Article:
29 people were killed in Afghanistan last week – Pajhwok Afghan News

KABUL (Pajhwok): Positive things happened last week in the economy and security sectors in Afghanistan as casualties decreased by 60% while cash assistance of $96 million is also arrival in the country.

The main developments of the last week

  • Last week, Afghanistan received $96 million in cash assistance
  • The United States, India and Iran are concerned about the formation of an inclusive government in Afghanistan
  • The UN and the United States are concerned about the human rights situation in Afghanistan
  • The interim Afghan government has dismissed international concerns about the human rights situation in Afghanistan
  • The United States and the United Nations have again demanded the reopening of all girls’ schools in Afghanistan
  • 26 people were killed and three others injured in Afghanistan last week


Last week, 26 people were killed and three others injured in Afghanistan and the figures do not include victims caused by natural disasters and traffic accidents.

In Kabul city, a member of security personnel was injured in an explosion and police claimed to have killed three robbers while two unidentified bodies were found in Khak-i-Jabbar district.

Officials said eight armed opponents were killed last week in Kohistan district, Badakhshan province.

A kidnapper was killed in Bagram district, Parwan province, but the victim’s family said he was innocent.

According to reports, a man killed three other people in Laghman province while another man killed five people in Faryab province, security forces also killed Faryab’s killer.

Last week, explosive remnants of war (ERW) killed two children in Jalrez district, MaidanWardak province. A person was mysteriously killed in Ghor. In Samangan, unknown gunmen killed a man while a body was also found in Aibak, the provincial capital.

The previous week, five people had been killed and 68 others injured in various violent incidents in Afghanistan.

It comes as before last year’s regime change, hundreds of people were reportedly killed and injured in Afghanistan every week.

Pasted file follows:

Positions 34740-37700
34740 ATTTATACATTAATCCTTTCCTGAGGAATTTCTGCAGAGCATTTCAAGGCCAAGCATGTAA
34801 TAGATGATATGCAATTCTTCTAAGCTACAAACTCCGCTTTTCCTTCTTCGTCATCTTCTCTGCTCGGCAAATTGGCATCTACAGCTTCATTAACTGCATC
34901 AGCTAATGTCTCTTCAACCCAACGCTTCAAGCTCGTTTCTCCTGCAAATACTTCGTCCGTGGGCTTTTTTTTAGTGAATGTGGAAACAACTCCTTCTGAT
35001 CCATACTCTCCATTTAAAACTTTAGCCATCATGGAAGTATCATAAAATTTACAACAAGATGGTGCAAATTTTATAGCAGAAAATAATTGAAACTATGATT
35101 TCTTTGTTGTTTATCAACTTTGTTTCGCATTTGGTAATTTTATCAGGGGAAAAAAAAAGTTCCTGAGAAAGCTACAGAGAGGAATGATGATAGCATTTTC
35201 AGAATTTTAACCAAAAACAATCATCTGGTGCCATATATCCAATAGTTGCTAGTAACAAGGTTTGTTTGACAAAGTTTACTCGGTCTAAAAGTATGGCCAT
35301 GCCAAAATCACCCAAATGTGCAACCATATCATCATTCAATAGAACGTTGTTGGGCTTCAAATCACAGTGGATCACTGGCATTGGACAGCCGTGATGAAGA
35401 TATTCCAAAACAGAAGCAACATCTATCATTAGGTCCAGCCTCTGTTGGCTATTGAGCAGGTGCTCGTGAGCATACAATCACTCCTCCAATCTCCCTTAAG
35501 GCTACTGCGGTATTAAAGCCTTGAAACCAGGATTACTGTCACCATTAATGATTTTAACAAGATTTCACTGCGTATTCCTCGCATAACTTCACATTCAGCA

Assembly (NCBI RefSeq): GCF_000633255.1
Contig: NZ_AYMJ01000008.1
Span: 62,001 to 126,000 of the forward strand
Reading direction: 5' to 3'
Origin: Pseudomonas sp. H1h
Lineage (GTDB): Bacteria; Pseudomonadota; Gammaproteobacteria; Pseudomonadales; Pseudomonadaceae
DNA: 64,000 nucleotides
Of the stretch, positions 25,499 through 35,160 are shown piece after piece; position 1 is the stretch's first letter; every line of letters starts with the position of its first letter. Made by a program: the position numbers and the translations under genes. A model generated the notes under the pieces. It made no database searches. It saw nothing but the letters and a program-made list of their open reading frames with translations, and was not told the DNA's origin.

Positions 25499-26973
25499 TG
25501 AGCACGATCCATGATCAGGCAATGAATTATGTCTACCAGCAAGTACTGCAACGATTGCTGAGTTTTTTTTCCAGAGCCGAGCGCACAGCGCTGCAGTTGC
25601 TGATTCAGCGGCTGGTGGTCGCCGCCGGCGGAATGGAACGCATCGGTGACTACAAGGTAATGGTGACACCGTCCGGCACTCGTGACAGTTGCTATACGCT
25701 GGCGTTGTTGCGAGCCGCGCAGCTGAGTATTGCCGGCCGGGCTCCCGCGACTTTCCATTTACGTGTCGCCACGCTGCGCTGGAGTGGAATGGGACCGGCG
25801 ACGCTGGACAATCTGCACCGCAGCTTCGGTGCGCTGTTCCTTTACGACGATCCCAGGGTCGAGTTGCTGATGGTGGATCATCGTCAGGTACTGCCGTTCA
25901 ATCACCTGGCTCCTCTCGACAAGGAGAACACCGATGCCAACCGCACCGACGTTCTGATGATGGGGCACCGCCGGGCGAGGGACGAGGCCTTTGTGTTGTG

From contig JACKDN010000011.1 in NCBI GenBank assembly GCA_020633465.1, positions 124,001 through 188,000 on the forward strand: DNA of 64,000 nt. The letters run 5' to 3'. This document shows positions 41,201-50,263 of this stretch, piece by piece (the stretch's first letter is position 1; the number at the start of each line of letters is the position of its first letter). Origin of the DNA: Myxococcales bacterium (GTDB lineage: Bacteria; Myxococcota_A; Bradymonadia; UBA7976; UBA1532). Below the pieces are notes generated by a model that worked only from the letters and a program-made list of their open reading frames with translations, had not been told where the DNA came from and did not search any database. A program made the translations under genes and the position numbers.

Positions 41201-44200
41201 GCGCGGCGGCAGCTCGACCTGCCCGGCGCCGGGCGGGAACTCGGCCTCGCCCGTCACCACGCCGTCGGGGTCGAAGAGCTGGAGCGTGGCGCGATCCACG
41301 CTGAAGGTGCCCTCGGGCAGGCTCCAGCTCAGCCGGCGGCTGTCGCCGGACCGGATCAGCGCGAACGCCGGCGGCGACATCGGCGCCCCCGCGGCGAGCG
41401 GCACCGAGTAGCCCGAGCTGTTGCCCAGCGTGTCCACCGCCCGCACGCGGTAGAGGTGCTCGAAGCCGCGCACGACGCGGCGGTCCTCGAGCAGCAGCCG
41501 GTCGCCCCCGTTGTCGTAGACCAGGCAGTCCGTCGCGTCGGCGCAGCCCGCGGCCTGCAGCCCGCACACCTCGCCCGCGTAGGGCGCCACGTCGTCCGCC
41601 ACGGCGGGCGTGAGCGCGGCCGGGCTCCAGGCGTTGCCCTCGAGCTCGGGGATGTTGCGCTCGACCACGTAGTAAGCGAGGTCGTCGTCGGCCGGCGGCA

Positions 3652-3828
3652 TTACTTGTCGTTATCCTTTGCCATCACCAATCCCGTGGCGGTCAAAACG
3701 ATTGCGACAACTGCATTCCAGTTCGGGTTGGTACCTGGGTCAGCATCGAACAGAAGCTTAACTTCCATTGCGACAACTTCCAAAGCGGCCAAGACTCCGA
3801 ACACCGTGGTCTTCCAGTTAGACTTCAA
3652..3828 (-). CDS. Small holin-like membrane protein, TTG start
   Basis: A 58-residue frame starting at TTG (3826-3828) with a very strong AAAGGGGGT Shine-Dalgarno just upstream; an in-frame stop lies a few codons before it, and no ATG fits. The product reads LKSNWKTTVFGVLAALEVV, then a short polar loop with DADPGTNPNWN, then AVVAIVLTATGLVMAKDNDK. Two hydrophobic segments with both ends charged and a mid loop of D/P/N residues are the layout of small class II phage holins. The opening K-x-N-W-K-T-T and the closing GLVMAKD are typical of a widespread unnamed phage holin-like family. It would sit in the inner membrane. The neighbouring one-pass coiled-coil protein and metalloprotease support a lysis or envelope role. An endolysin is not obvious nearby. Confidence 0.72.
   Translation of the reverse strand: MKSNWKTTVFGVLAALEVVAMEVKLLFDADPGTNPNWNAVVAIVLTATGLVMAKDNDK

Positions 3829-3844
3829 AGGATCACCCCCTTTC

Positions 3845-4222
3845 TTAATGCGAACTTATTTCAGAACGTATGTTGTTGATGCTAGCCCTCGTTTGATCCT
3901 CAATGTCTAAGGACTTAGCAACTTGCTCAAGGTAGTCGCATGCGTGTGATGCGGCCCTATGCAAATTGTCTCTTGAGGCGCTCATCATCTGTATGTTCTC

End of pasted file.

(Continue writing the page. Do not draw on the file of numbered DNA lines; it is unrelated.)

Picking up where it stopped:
$96 million in aid

Last week, $96 million in cash assistance from the international community arrived in Afghanistan in three installments. Since the regime change in Afghanistan last year, $692 million in cash aid has arrived in Kabul so far.

According to reports, UNOCHA has announced an additional $7.2 million in humanitarian aid from Sweden to Afghanistan.

SIGAR has also pledged continued assistance to Afghanistan.

Last week, the World Bank said that if the Afghan government wanted it, Afghanistan’s economy would not collapse because the country has rich natural resources and there is national security.

inclusive government

Last week, the United States, India and Iran renewed their focus on establishing an inclusive government in Afghanistan.

This comes as Afghanistan’s caretaker government has repeatedly declared the government to be inclusive.

Human rights

More than 50 members of the French parliament, in a letter addressed to the president of the country, demanded sanctions against the leaders of the Afghan interim government for “violation” of human and women’s rights.

The United States has expressed concern about the human rights situation in Afghanistan, saying the new government has created a humanitarian crisis in Afghanistan.

However, Afghan officials dismissed the allegations as groundless and said that all legitimate human rights were guaranteed in Afghanistan and that concerns in this regard were unfounded.

The United Nations High Commissioner for Refugees (UNHCR) also expressed concern about the situation of Afghan women and said that Afghans, especially women and girls, face many challenges.

However, the Afghan government claims that it gives full rights to women and girls under Sharia.

girls’ education

The new school year in Afghanistan began on March 23, but the government postponed the opening of girls’ schools beyond sixth grade, saying schools would reopen once a plan was completed.

The government’s decision to delay the opening of schools has been met with backlash.

UNHCR said last week it expects girls and boys to have equal access to education to help secure a stable peace in Afghanistan’s future.

The U.S. State Department also said that failure by Afghanistan’s caretaker government to reverse its decision on girls’ secondary education would have serious consequences for the United States and the international community.

However, Mullah Abdul Ghani Baradar, the first deputy chief minister, during his visit to Farah province on Friday, expressed hope that schools for girls beyond sixth grade could reopen.

Mobilization of the old forces

A general in the previous government, Sayed Sami Sadat, said he would start mobilizing former security forces for resistance, but interim government officials said the issue did not merit a government reaction.


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